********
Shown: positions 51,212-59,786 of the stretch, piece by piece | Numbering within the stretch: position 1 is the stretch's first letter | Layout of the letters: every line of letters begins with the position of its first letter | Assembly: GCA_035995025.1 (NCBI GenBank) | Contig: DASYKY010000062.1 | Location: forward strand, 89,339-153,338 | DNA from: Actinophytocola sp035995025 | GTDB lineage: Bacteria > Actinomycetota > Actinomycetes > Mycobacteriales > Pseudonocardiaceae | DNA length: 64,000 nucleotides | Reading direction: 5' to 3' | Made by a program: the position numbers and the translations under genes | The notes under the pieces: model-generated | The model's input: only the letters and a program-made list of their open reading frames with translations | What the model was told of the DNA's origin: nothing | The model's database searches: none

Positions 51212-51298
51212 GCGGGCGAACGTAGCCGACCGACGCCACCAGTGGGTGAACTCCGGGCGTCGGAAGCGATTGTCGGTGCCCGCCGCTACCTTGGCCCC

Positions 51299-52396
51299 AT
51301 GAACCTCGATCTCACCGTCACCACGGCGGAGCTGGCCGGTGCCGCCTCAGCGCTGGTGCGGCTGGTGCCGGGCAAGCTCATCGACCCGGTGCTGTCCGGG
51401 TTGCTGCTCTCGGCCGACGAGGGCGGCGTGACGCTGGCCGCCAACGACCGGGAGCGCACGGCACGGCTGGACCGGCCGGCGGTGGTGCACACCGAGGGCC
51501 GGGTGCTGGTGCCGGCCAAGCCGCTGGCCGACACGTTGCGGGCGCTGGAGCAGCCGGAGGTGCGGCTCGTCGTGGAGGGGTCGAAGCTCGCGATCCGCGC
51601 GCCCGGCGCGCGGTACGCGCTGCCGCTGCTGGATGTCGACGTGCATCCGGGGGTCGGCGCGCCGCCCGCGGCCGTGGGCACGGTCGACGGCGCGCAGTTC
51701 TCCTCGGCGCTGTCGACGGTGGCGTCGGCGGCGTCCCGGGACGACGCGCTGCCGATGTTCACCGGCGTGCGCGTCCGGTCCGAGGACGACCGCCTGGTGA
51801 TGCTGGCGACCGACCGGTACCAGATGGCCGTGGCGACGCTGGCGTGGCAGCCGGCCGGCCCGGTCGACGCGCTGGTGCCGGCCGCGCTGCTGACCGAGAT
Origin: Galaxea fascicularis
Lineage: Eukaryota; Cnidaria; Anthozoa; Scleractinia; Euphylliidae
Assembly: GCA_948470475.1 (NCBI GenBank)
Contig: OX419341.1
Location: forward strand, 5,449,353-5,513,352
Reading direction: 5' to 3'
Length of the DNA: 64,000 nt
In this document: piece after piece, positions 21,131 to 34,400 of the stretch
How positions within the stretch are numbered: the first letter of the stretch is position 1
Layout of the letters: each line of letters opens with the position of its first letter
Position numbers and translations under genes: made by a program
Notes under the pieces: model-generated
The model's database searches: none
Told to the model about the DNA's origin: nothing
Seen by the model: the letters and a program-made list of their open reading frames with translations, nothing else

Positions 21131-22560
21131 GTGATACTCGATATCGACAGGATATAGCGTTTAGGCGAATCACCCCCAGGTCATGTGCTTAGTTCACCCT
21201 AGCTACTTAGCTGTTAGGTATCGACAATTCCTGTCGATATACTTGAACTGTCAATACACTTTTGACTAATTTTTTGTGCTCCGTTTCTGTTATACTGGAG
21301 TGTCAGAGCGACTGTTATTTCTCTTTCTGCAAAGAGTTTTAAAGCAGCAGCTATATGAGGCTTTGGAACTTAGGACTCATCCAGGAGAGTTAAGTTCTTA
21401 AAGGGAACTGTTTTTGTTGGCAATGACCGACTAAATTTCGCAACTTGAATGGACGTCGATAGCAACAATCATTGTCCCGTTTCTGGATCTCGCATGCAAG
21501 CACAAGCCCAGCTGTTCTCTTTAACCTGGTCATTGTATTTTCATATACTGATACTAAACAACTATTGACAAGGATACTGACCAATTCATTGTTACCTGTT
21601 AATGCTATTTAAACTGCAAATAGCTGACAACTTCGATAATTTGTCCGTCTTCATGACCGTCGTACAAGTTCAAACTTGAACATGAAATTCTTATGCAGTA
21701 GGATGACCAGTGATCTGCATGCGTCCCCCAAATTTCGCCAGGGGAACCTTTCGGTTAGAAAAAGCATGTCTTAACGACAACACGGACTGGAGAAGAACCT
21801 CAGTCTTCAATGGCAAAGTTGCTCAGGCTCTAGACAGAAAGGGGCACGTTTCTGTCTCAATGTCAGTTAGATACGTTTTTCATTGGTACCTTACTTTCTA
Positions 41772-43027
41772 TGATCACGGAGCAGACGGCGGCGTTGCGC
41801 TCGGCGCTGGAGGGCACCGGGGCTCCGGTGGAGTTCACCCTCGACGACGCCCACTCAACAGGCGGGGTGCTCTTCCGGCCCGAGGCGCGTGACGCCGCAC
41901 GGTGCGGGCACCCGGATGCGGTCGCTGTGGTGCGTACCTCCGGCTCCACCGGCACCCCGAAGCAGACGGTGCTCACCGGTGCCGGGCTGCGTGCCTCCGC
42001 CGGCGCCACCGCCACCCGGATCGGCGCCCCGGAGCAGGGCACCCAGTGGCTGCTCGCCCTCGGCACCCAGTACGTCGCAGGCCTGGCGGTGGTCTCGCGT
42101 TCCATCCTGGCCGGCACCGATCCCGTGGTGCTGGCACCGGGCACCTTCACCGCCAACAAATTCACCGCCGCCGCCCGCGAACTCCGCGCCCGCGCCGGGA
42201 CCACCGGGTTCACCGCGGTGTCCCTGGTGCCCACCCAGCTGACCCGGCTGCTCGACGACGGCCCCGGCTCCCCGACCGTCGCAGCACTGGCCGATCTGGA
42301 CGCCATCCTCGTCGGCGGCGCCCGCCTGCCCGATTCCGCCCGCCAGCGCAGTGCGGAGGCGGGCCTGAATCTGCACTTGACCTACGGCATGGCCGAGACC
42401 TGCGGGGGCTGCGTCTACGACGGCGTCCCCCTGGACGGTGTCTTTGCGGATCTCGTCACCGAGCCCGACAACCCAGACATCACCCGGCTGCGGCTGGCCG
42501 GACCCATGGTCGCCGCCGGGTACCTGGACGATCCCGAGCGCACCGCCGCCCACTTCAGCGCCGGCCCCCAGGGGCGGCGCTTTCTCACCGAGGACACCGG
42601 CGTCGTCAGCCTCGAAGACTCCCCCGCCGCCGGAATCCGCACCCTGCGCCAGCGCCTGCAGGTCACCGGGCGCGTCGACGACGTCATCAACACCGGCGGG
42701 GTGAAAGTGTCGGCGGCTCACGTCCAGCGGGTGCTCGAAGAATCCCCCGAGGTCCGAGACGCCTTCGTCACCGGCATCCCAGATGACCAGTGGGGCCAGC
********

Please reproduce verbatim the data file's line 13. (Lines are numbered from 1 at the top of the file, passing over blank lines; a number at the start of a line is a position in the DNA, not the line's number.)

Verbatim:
Lineage: Eukaryota; Cnidaria; Anthozoa; Scleractinia; Euphylliidae